Free Camping near Flagstaff

Free camping is allowed throughout Arizona with a few stipulations. Such as no metal or wood tent stakes and not within 100 feet of any body of water. The most important consideration for free camping is respect to others and environmental impact.

Several public lands are available, but groups has damaged some of them in the past. Land managers implemented regulations on their websites for those specific areas and for all lands.   In order to prevent unnecessary impacts please follow Leave No Trace policies as well as local regulations when enjoying free camping.

Cave Springs

One site I would recommend checking out is Cave Springs, near Flagstaff. It’s about an hour’s drive up 89 north of Flagstaff. When driving into the site, there are signs clearly showing where to go. If you are heading south on 89, it will be on your left. If you are heading north on 89, look for the sign on the right side of the road about 20 feet off route, it’s pretty hard to miss. There is a dirt turnout along the highway across from where Cave Springs Road leads down to the camping area.

The main attraction of this free campsite is that it has nearby access to three different hiking trails. As well as waterfalls, Mount Elden offers stunning views of Sunset Crater Volcano National Monument and downtown. Flagstaff with Humphreys Peak in the distance. Just beyond downtown, making for an amazing skyline at night! Also, there is a great view of the San Francisco Peaks from the campground as well as from the hiking trails.

There are some trees to provide shade and a picnic table, fire pit with grill grate, and a metal food storage box near the trailheads. It’s no problem if you want to walk down to waterfalls or hike in any direction for a few hours!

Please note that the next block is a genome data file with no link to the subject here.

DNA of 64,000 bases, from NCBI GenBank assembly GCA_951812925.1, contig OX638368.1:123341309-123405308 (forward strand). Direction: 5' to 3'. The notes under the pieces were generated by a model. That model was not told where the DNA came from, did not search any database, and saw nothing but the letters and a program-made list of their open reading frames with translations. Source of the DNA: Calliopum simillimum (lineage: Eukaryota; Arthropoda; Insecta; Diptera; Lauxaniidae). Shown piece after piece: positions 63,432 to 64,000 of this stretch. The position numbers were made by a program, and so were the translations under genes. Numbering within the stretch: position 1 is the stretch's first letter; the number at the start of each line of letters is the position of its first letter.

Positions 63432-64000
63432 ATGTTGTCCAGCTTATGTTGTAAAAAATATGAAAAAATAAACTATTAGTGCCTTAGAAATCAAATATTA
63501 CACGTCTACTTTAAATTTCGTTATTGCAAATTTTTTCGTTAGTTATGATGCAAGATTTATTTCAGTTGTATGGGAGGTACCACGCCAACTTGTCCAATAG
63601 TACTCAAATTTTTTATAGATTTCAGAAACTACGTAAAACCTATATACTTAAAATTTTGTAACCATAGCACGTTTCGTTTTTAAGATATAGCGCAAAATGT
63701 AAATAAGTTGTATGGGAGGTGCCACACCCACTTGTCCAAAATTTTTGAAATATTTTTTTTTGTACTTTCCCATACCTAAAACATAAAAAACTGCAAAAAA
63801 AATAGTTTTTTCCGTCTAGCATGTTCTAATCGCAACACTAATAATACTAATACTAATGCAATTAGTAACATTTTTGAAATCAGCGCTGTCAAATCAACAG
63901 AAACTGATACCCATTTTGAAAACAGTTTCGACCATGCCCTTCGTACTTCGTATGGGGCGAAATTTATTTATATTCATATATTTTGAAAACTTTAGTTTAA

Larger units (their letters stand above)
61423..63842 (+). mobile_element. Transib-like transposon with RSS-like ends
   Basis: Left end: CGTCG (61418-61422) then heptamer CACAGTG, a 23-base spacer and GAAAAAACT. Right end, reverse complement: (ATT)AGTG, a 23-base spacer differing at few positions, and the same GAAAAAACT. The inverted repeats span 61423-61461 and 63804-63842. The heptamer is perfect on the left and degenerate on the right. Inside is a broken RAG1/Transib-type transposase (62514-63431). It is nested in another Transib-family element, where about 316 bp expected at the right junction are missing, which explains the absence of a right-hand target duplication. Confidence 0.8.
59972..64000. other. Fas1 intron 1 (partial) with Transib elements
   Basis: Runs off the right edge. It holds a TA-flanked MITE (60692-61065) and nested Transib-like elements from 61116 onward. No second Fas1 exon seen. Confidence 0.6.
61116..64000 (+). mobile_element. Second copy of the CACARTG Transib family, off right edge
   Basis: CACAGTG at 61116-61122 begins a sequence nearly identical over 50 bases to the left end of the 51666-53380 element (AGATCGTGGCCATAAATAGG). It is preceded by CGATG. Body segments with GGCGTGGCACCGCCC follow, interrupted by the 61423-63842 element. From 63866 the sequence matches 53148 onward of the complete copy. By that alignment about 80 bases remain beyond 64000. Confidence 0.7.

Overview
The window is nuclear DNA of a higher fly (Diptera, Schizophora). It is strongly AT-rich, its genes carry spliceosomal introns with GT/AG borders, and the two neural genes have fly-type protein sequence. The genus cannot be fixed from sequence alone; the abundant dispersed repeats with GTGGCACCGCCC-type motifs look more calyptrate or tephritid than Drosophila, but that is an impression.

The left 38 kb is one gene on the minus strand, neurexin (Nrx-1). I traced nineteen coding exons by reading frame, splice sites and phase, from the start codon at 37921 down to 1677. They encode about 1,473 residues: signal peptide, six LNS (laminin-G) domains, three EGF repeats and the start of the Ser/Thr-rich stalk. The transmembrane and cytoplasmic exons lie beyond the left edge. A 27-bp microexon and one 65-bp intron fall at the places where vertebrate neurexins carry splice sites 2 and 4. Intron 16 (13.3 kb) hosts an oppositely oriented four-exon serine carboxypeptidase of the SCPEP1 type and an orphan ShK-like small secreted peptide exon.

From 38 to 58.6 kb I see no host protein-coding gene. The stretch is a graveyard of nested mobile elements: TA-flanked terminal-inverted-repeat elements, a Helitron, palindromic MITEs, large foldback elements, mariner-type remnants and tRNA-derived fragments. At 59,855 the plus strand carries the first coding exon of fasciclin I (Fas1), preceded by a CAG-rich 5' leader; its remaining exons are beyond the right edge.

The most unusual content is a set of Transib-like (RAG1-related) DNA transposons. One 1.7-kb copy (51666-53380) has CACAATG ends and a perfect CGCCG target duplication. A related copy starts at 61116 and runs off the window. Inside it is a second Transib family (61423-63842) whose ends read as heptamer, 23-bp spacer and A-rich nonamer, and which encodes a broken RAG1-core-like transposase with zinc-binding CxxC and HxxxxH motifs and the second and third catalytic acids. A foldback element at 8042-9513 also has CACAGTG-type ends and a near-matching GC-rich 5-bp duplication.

That being said, Cave Springs is not just a free campsite, it’s also a trailhead for three different trails. You could avoid camping and still take advantage of this wonderful resource. All without having to pay fees or have an Adventure Pass.

The trailhead leading up Sunset Cr is about two miles round trip to a saddle with an amazing view of Sunset Crater Volcano. I rated the trail as difficult and the round-trip hike is three miles in length. If you have more time, there are other trails to explore. Just be sure to respect any signs, barriers or fences that may be in place along the trails!

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Buffalo Park

Another option for free camping is, Buffalo Park which can be found a little over an hour south on 89 towards Sedona. This free sites has several different sites within this popular county park. ranging from car camping sites with water spigots nearby to individual campsites without facilities.

There are also pit toilets available to use along with grills at most campsites. When you felt tired, you can take a break at one of the many picnic tables around the area. In addition, there are several trails in this park, all of which are relatively flat except for one trail that is rated as difficult. The park is open year round and stays fairly busy, so it’s a good idea to secure your site early.

Sycamore Creek

The third site I would recommend for free camping near Flagstaff is Sycamore Creek which is found about an hour north on highway 89 just off Butler Avenue before reaching Sedona.

 There used to be dispersed camping in this area, but now there are campsites. It now has bathrooms, RV hookups, picnic tables, washers & dryers and provided drinking water available during certain hours. Along with firewood bundles available for purchase at the self-pay station adjacent to each campsite. There are also three different hiking trails available along with a picnic area, community fire ring and barbeque grills.

Spring Canyon

I’d highly recommend checking out Spring Canyon, the fourth campsite on my list. You can find it about an hour south on Interstate 89 towards Sedona, just off the highway near Munds Park. They equipped several campsites with picnic tables and fire rings, and there are vault toilets, too.

It’s also got several trails in this area, including a large loop trail and several smaller trails that lead to various places throughout the canyon. Those other two trails lead to either secluded swimming holes or spectacular views of Oak Creek where you can see the red rocks all in their glory!

Check out Camping in Jedediah Smith Redwoods State Park